Yes, it is true that seven of the last 16 Masters winners were 35 or older — Mickelson twice, the gracefully aging Vijay Singh and Mark O’Meara, the old timers with one more burst of glory Faldo and Crenshaw, and the aforementioned Cabrera. But there’s a reason that Michael cut it off at 16. It’s also true that only eight of the last 32 Masters winners and only 10 of the last 45 Masters winners were 35 or older.

Anyway, Tiger Woods will age how he ages. Does he have bursts of glory left in him? I would guess yes. Great golfers can have magical weeks long after their prime has set. But that’s not really what we’re talking about. Will Tiger win again? Sure. Will he win another major? Probably. But the question is: “Can he become the best player in the world again?” And that’s a whole different thing. And the odds are against him.

One thing that entertains me, I must admit, are the people who say Tiger will age well because of his grueling training regiment. Maybe. On the other hand, I’m not sure you can make the argument that that Tiger Woods has lived a particularly restful life up to now … or that he’s a young 35.

* * *

2. Swing changes

One thing Tiger and the people who believe he will be dominant again like to point out is that he’s been through slumps like this before. For instance, after he won the Masters in 1997, he then went through a series of swing changes and did not win a major for more than two years … a period that some people seem to be referring to as a slump.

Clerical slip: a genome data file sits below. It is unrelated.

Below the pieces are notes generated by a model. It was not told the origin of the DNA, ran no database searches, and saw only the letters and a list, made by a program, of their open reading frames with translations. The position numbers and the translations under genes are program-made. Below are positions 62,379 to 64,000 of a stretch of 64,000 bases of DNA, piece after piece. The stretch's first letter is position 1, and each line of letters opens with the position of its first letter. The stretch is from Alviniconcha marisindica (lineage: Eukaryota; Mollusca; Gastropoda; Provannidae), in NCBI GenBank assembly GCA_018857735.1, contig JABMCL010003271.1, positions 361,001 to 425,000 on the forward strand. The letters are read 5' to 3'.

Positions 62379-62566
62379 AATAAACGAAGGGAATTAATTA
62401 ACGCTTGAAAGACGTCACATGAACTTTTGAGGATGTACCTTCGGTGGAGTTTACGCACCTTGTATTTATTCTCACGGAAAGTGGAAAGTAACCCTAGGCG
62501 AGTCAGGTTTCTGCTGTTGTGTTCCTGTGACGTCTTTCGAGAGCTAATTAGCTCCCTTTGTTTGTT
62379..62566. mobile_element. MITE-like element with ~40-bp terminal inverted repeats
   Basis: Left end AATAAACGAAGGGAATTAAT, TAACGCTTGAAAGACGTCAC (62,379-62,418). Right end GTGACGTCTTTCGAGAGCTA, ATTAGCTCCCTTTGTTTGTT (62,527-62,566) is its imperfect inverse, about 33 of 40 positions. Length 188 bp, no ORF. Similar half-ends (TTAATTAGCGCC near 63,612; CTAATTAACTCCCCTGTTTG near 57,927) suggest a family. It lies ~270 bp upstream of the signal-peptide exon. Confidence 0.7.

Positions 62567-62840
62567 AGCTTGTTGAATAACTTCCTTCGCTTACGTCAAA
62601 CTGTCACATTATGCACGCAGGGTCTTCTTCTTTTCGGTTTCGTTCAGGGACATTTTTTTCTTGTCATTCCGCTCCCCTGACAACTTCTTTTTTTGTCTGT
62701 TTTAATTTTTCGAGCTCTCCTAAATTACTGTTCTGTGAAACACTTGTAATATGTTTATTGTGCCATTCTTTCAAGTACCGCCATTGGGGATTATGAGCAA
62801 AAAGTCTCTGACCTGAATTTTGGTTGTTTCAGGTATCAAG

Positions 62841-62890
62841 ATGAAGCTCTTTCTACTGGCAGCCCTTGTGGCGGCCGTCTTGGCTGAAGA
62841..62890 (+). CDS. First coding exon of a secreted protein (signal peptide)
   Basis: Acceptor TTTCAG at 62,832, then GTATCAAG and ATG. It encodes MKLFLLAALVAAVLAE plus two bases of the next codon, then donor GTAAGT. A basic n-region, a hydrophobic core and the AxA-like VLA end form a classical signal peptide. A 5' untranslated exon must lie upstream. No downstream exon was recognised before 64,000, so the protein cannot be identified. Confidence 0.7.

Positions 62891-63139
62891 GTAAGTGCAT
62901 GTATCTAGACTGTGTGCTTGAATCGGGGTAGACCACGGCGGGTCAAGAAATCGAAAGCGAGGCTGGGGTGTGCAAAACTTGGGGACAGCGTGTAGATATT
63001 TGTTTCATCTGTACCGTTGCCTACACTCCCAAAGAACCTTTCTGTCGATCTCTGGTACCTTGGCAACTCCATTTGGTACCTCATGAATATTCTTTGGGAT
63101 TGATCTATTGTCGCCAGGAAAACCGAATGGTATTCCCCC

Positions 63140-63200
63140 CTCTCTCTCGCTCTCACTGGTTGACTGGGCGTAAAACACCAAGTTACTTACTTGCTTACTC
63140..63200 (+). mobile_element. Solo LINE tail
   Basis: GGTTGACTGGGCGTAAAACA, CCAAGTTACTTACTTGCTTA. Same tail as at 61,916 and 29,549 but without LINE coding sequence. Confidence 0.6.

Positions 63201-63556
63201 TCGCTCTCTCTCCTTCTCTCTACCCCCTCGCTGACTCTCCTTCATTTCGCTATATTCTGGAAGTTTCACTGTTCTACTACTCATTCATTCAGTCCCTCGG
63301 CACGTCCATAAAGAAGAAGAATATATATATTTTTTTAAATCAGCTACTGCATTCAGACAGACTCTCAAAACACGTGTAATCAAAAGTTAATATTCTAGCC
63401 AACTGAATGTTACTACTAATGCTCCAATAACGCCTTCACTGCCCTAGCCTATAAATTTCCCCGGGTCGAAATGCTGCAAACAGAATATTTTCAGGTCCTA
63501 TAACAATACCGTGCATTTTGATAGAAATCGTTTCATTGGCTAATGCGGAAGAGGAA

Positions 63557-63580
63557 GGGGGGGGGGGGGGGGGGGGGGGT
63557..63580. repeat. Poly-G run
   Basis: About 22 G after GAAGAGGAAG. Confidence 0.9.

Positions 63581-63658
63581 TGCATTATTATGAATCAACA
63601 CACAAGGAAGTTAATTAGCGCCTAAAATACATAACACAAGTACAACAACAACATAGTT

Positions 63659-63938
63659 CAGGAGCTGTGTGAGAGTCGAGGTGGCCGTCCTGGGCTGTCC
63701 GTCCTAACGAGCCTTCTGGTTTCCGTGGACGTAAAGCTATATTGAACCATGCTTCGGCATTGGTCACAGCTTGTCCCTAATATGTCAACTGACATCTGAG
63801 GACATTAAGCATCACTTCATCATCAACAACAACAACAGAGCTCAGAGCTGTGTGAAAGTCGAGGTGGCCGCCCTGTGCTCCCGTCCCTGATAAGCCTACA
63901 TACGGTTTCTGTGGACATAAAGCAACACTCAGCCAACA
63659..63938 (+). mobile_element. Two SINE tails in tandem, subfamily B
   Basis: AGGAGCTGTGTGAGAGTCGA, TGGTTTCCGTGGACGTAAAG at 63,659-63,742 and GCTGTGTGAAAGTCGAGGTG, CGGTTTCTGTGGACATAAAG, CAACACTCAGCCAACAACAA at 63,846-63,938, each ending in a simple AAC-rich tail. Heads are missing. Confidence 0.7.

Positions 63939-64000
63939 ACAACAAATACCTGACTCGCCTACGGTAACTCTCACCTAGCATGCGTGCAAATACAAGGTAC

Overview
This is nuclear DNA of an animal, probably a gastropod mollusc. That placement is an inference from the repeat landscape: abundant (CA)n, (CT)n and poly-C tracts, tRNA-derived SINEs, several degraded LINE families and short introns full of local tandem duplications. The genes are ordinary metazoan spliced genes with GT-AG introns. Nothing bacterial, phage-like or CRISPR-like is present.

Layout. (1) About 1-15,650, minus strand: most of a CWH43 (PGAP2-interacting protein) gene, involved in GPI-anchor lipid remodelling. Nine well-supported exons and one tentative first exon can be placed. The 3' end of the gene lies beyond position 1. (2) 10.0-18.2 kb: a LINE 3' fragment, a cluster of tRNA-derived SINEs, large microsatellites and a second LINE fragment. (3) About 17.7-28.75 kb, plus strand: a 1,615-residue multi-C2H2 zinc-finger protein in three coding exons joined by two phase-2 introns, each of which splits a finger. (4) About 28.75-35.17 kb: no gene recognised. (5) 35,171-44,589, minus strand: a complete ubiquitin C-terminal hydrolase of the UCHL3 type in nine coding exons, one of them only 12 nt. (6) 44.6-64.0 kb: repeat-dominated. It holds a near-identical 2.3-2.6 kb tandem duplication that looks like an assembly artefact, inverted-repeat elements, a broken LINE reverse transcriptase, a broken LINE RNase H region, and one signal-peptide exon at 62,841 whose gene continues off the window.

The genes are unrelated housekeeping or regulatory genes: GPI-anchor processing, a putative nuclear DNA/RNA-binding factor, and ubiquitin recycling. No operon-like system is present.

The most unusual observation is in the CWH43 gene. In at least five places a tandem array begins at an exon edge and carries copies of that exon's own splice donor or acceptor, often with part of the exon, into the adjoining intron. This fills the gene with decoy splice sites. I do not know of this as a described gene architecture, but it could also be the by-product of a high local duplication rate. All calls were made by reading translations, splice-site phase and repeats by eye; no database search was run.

He had another 2 1/2 year major drought from mid-2002 to the Masters in 2005. Again, people call it a slump. As Tiger has said: “I’ve been through this before.”

Only … he really hasn’t. Those “slumps” were very different. In 2003 and 2004, he won six times, won more money than anyone except Vijay Singh, finished in the Top 10 some 25 times. It was only a “slump” in the remarkable world of Tiger Woods. And in 1998 and 1999, he won nine times, won more money than anybody in the world, and he was only 23 years old.

This is fundamentally different. He’s older. He’s had serious knee surgery. he’s been caught from behind. He’s not changing his swing — like he did at 23 — with an eye on immortality. He’s changing his swing now because he’s hitting the ball into nearby fast food parking lots. And he’s just not playing well. It’s not that he’s not playing well for Tiger Woods — he’s not playing well for a top PGA Tour golfer. He has not won a tournament of any kind since 2009 even though he only plays tournaments that are custom built for his game. Since finishing fourth at last year’s U.S. Open, he has finished out of the Top 20 more often than he has finished inside the Top 20. He has only finished in the Top 5 once, and that was at his own tournament when he blew a big lead.

And there’s something else: Tom Watson famously changed his swing after winning his first British Open in 1975. This led to a disappointing 1976, only Watson was not disappointed because he felt certain that his new swing could help him become the best player in the world. He was right. In 1977, he out-dueled Jack Nicklaus at Augusta and Turnberry. He became the best in the world and was PGA Tour player of the year six of the next eight years.

When Watson started to struggle a bit with his game — he won his last major at 33 — he changed his swing again. And the swing changes worked beautifully. Watson will tell you he hit the ball better at 40 than he he did at 30, might have hit the ball better at 50 than he did at 40. Approaching 60, he could still hit the ball so well he almost won a British Open for the ages.